Myanmar State Counselor Aung San Suu Kyi said Friday that the country’s lawmakers are responsible for dealing with a proposal approved earlier this week to form a committee to amend the constitution and urged them to tolerate constructive criticism from members of different political parties instead of attacking each other.
Her comments came three days after parliament approved an emergency proposal to form a joint committee to make changes to the 2008 charter drafted by a former military junta that ruled the country.
Aung San Suu Kyi also said MPs should have courage to change for the better if they have wrong attitudes but should hold steadfastly to their convictions if they are correct.
“Opposition doesn't mean you have to attack the other side, but to build up their qualifications based on criticism from others,” she said. “If we have different points of view from other organizations and parties, our qualifications grow stronger.”
Aung San Suu Kyi made the comments during a ceremony in Naypyidaw marking the third anniversary of the second parliamentary sessions, attended by President Win Myint, the country’s two vice presidents, the parliamentary speakers, the defense minister, and lawmakers.
Win Myint also urged legislators to be receptive to different views and discuss them with a positive attitude.
“As MPs come from different classes and different groups of people, it is natural to have different opinions and views among them,” he said.
“We all have to work on these different opinions and views with a positive attitude in line with democratic standards,” he said. “As the parliament gains momentum and gets stronger, we can focus more on the interests of the people.”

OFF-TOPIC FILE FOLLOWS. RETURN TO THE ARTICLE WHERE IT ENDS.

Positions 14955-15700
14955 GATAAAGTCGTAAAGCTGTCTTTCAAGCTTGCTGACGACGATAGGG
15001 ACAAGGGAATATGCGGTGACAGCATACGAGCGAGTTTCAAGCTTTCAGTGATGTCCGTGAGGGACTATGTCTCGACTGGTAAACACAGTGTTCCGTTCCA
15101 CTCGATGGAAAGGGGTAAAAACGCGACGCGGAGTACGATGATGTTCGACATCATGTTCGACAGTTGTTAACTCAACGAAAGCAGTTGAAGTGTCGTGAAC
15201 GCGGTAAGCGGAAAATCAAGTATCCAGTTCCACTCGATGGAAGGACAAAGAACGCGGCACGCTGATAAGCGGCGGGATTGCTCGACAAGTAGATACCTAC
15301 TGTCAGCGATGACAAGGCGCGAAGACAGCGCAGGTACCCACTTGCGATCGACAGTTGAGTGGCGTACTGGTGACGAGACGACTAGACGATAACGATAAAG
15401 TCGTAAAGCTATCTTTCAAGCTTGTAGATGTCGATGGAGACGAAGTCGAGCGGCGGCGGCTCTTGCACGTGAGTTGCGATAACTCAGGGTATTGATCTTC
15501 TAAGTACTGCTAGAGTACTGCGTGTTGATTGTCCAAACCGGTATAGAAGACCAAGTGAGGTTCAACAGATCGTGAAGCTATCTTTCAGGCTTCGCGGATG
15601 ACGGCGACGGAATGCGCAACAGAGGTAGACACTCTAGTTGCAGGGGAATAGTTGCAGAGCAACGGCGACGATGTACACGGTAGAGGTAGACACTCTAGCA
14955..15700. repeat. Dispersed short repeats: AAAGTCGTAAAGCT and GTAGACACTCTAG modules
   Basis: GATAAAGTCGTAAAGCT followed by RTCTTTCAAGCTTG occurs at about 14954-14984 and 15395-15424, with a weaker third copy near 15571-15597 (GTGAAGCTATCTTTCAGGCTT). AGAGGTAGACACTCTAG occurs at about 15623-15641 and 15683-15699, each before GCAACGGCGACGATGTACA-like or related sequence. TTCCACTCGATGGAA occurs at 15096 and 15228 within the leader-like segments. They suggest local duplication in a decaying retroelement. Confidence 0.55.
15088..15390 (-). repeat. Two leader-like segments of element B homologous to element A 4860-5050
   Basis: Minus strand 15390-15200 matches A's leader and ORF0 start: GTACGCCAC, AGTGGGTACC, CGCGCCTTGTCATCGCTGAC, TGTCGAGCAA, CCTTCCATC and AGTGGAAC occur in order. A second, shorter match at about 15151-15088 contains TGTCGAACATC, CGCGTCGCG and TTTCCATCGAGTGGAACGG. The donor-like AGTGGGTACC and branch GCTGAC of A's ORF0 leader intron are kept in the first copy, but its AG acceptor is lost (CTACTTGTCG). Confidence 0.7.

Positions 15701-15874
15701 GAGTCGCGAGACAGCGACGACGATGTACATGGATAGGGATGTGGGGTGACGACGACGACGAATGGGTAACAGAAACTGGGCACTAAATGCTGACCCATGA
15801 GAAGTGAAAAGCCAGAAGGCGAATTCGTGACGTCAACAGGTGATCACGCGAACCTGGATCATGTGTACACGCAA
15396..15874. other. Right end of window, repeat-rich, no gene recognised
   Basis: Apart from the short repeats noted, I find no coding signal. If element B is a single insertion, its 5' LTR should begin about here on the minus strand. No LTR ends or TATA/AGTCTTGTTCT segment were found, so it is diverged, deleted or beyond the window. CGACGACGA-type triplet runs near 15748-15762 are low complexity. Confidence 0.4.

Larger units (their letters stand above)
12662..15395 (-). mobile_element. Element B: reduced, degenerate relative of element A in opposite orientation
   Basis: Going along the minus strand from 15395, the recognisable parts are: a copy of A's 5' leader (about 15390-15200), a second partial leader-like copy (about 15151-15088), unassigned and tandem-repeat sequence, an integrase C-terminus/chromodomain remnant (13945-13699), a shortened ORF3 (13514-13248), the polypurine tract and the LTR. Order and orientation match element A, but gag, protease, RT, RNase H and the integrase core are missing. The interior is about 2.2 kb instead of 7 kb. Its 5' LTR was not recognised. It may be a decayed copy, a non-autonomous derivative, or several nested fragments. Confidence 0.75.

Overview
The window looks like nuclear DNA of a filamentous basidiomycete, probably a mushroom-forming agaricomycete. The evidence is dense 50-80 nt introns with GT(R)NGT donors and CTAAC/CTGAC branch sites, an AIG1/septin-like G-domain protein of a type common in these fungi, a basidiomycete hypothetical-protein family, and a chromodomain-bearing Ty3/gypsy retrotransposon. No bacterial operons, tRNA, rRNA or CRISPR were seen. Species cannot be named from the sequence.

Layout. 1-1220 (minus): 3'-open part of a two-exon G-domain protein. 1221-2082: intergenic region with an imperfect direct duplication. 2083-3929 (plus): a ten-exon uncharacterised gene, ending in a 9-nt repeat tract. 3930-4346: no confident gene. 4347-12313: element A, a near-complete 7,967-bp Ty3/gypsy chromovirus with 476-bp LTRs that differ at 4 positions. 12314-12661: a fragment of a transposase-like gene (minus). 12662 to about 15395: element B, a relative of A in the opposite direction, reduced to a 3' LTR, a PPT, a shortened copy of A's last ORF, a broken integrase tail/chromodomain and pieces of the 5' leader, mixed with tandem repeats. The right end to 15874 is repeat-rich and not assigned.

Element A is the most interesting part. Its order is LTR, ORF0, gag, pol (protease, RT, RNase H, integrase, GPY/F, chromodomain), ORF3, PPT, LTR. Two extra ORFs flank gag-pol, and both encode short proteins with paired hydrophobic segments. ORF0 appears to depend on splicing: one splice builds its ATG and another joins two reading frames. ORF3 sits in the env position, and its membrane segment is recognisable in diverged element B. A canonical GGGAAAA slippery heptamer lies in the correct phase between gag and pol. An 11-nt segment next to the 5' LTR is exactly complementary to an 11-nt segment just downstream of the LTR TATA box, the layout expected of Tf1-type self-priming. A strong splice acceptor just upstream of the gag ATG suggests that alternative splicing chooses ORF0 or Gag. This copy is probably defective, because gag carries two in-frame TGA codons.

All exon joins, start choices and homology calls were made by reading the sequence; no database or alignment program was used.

Lower house speaker T Khun Myat said, “This is a time when we are trying to build a democratic union which all ethnic peoples want. All MPs already know how important the legislative pillar is at this moment.”
Myanmar’s bicameral legislature comprises a 440-seat House of Representatives and a 224-seat House of Nationalities, both controlled by the ruling National League for Democracy (NLD) party, which won the general elections of 2015 in a landslide vote.
Military lawmakers, who control a quarter of the seats in the legislature by appointment, have a critical veto to block any proposed changes to the constitution, especially ones that would erode their political power.
They heavily opposed the measure to form a committee to amend the charter and boycotted the vote by standing in silence in parliament.
The proposal put forward by an NLD legislator calls for lawmakers from all parties to be included in the committee, though military MPs said Thursday they would not participate in discussions regarding the measure and that they had submitted a formal letter of objection to the parliamentary speaker.
Reported by Win Ko Ko Latt for RFA’s Myanmar Service. Translated by Khet Mar. Written in English by Roseanne Gerin.